Sunday, November 18, 2018 4:01PM - 4:14PM |
D28.00008: Comparing free surface and interface motion in electromagnetically driven thin-layer flows Benjamin C Martell, Jeffrey R Tithof, Douglas H Kelley Two-dimensional fluid dynamics is often approximated experimentally using a thin fluid layer which is driven by electromagnetic forces. That approximation is most accurate when both the direction and magnitude of the flow are nearly uniform over the depth of the layer. In this study we test uniformity by measuring fluid motion at two depths simultaneously. We use a two-layer configuration with immiscible fluids and track particles at the free surface and the interface of the two layers for Reynolds numbers Re ≤ 400. We find that the flow direction is almost entirely independent of depth, though its slight misalignment grows as the Reynolds number increases. Similarly, we find that the ratio of speeds at the free surface and interface nearly matches a recent theoretical prediction, even for complex flows, but deviates systematically as Re increases. We find that flows with thinner fluid layers are better aligned and more nearly match the predicted speed ratio than flows with thicker layers. Finally, we observe that in time-dependent flows, flow structures at the interface tend to follow flow structures at the free surface via complicated dynamics, moving along similar paths with a short time delay. |
Sunday, November 18, 2018 4:14PM - 4:27PM |
D28.00009: Maximum initial growth-rate of strong-shock-driven Richtmyer-Meshkov instability Aklant Bhowmick, Zachary R Dell, Arun Pandian, R. F. Stellingwerf, Snezhana Abarzhi We focus on the classical problem of the dependence on the initial conditions of the initial growth-rate of strong shock driven Richtmyer-Meshkov instability (RMI) by developing a novel empirical model and by employing rigorous theories and Smoothed Particle Hydrodynamics simulations to describe the simulation data with statistical confidence in a broad parameter regime. For the given values of the shock strength, fluid density ratio, and wavelength of the initial perturbation of the fluid interface, |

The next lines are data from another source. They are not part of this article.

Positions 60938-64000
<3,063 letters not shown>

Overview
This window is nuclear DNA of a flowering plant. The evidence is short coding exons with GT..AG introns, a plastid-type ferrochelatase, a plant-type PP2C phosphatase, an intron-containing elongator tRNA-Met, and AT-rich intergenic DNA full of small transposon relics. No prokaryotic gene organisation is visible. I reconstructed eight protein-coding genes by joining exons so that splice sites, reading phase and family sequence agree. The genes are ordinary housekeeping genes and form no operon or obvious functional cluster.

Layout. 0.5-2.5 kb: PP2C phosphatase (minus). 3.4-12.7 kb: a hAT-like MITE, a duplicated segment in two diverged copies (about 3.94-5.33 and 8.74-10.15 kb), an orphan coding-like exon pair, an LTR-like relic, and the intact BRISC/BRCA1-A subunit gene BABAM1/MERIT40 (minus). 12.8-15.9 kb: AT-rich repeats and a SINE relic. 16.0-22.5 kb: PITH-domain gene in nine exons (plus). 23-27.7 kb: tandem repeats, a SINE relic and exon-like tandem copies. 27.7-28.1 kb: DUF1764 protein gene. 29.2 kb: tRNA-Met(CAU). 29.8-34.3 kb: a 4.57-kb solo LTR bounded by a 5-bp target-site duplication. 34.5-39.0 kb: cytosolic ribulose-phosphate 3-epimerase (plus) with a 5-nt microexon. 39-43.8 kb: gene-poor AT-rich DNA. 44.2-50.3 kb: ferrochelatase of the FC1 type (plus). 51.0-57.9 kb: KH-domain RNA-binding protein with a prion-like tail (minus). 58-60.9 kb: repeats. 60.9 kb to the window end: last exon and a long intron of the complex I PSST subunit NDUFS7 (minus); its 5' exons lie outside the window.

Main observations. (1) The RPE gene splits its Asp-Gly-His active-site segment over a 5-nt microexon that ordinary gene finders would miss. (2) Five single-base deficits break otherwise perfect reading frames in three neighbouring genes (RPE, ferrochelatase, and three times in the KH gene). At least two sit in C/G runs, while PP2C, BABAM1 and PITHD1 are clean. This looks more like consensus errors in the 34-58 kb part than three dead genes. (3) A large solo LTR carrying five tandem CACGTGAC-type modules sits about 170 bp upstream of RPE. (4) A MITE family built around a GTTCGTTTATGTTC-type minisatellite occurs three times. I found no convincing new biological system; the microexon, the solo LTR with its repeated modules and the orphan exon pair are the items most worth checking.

Sunday, November 18, 2018 4:27PM - 4:40PM |
D28.00010: How a wing-tip vortex escapes the streamwise impingement onto a downstream-located obstacle Pasche Simon, Francois Gallaire, François Avellan Impingement of vortices on surfaces can take place with the vortex axis aligned either normal or parallel to the obstacle. The latter case is considered, which could be encountered in turbomachinery blade cascade or in formation flight, possibly affecting the efficiency or the flight performance. More precisely, the focus is on the dynamics governing the escape of the vortex from a downstream-located obstacle, which is slightly displaced from the vortex centreline. To this end, a Batchelor vortex impinging a downstream sphere is numerically investigated. Above a specific swirl number, defined as the ratio between the maximum tangential velocity and the centreline axial velocity, the vortex impinging the sphere breaks down with the development of a self-sustained instability. However, the breakdown disappears when a sufficient lateral displacement of the sphere is introduced, resulting in a fixed and steady deflection of the vortex circumventing the sphere. The interactions of the instability and the sphere lateral displacement are investigated by a weakly nonlinear analysis coupled to a domain perturbation method. |